New Year, Rewritten Story

Good morning from Westminster, MD!

As the end of 2022 quickly approaches a time of both great hope and great disappointment quickly approaches: the New Year and New Year’s Resolution season. The hope we have for what is possible in the New Year reaches its peak right around now, a day or two before the New Year. We are in “dream mode”, resolute about the changes we will make but without the pressure to actually take the steps they will require. The disappointment reaches its max anywhere from a few days to a few weeks (or maybe even sooner in some cases) as we realize how hard it is to actually realize, or make good on, our resolutions. Disappointment turns into a low-level hopelessness of sorts about our resolution, convincing us change is not actually possible. Does this sound a little too familiar?

While this “failure” may or may not make a big difference in our lives, it is a small taste of what it looks like to be held captive by the lie of hopelessness. We can become defined by the belief that nothing can ever change. While acceptance can be healthy in many situations, it can also be damaging when it is based on a lie. Sadly, this is the experience for many people living in extreme poverty, as well as for those on the outside looking in. Whether consciously or unconsciously, we begin to believe people living in poverty are destined for a life of “less than”, which is only reinforced by the lack of resources available to create long-term change. Just like our failed resolutions, this allows the cycle to perpetuate. Unlike many of our resolutions, the consequences are dire.

However, what if it did not have to be this way? What if the cycle could be broken?

Recently, I wrote about the power of both a real opportunity and a reframed identity. Individually, they are both agents of change but when combined they create a force powerful enough to rewrite even the mostly seemingly hopeless story.

Take the story of Oscar. Oscar lives in Nueva Guinea, a small, rural town on the road from the Pacific coast to the Atlantic Coast of Nicaragua. Similar to many communities in Nicaragua, poverty is pervasive in Nueva Guinea and so is hopelessness. This was Oscar’s story. He worked as a laborer on various farms in the area, making just enough to keep his family alive. Like most of us, Oscar grew up with hopes and dreams, but most of them had been stolen by the lie of hopelessness over the years. Unable to see the possibility for change, Oscar bought into the belief that he and his family were destined by a life of less than. This was continually reinforced by the lack of access to the practical resources necessary to actually move beyond their current circumstances.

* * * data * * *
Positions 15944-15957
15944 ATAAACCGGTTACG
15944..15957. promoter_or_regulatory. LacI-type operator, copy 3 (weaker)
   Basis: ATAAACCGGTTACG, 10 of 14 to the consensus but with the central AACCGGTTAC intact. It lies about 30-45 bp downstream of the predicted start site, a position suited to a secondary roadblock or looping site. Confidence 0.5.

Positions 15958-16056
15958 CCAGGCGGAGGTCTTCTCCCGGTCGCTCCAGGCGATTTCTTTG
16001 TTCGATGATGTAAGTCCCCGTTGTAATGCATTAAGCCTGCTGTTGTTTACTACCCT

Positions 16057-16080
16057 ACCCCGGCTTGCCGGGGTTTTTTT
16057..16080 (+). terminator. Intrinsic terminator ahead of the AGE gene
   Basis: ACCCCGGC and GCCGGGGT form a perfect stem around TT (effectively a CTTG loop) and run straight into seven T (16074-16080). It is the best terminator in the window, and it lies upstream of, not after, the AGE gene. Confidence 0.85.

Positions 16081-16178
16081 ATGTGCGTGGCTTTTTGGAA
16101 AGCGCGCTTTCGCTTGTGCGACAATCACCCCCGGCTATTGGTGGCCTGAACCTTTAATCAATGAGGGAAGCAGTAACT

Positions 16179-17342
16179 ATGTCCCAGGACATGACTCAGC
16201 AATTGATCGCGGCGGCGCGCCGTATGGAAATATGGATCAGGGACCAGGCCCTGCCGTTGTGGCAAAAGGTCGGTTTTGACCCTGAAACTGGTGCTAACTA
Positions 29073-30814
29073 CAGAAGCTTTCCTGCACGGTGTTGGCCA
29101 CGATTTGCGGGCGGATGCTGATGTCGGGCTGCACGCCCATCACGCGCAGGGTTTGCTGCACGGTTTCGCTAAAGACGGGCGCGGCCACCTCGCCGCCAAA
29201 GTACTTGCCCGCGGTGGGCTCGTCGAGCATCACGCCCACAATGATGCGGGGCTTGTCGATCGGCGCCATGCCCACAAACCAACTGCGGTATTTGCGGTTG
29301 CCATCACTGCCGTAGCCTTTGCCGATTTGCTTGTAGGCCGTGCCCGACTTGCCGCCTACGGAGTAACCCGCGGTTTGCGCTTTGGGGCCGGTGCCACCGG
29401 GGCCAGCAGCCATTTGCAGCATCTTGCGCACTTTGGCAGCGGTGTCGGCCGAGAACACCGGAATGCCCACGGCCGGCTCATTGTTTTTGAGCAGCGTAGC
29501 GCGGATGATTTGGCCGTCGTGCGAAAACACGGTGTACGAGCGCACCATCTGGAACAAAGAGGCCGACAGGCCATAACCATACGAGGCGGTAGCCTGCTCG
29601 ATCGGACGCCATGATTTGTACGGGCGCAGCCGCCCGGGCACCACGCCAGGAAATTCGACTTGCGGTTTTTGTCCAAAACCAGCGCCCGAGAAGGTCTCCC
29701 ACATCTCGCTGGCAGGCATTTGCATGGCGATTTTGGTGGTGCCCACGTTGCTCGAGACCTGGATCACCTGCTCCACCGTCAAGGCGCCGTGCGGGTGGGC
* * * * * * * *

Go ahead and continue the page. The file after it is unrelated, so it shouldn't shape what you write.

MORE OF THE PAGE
Oscar identified with the hopelessness surrounding him, making choices that only dug the hole deeper. All hope appeared to be lost until he had an encounter with real all-in hope. It started with a “chance” meeting with Josh Jaentschke, Field Director for NicaWorks!, and Josh’s dad Ed, a Pastor in the town of Bluefields on the Atlantic coast. Josh and Ed happened to be in town and were introduced to Oscar and his wife Febe by another local pastor. The pastor told Josh and Ed that Oscar and Febe were in desperate need of some hope. Josh and Ed had once be in the same place in their lives so they shared their stories and the real, spiritual hope they encountered in the form of Jesus. The explained that there was a God who loved them and created them on purpose and for a purpose. While Oscar and Febe had heard a similar story before something was different this time. This time it seemed like there might actually be some hope. In that moment, Oscar and Febe saw the possibility of real spiritual hope and a reframed identity through Jesus.

Now with a different perspective on why he was created, Oscar jumped at the real opportunity when it was presented. You see, a month or so after his first encounter with Josh, NicaWorks! was in need of someone to run a new agriculture project in Nueva Guinea. In the past, Oscar might not have seen this as more than another way to keep his family alive. However, with his new, reframed identity, he saw it as the opportunity to thrive. After accepting the role with NicaWorks!, Oscar turned what was a property in disrepair into a project full of much promise for him, his family, and the community. Much like Oscar, the Nueva Guinea property’s story was beginning to be rewritten.

While life is not easy and perfect for Oscar, Febe, and their family, their reframed identities has combined with the real opportunity to begin to write a new story. A story of real, all-in hope that could impact generations to come. This is the combined power of a reframed identity and a real opportunity, or spiritual and practical hope. It turns into all-in hope, which has the power to rewrite even the most hopeless stories. You can read more about Oscar’s story and the power of all-in hope in my recently released book, Hope Realized.

Circling back around, all-in hope has the power to rewrite your story as well. While is a not a quick, self-help solution to your struggles with New Year’s Resolutions, it can change the way you view yourself, your potential, and the world. It has for me. I would say a new story is even better than a New Year’s Resolution.

As we kick-off 2023 in a couple of days, I hope you will the power all-in hope has to create real change, in your life and the world!

Happy New Year!

James Belt

2 thoughts on “New Year, Rewritten Story

  1. James a deep message here, defining how Hope can be achieved through faith and hard work. Interesting in this article it still is hard work and setbacks, but faith in one’s direction and God we can move forward.
    It is true we dream about change each year, but dreaming is not the answer, striving and working plus the power of God is the only way to achieve what once was a dream.

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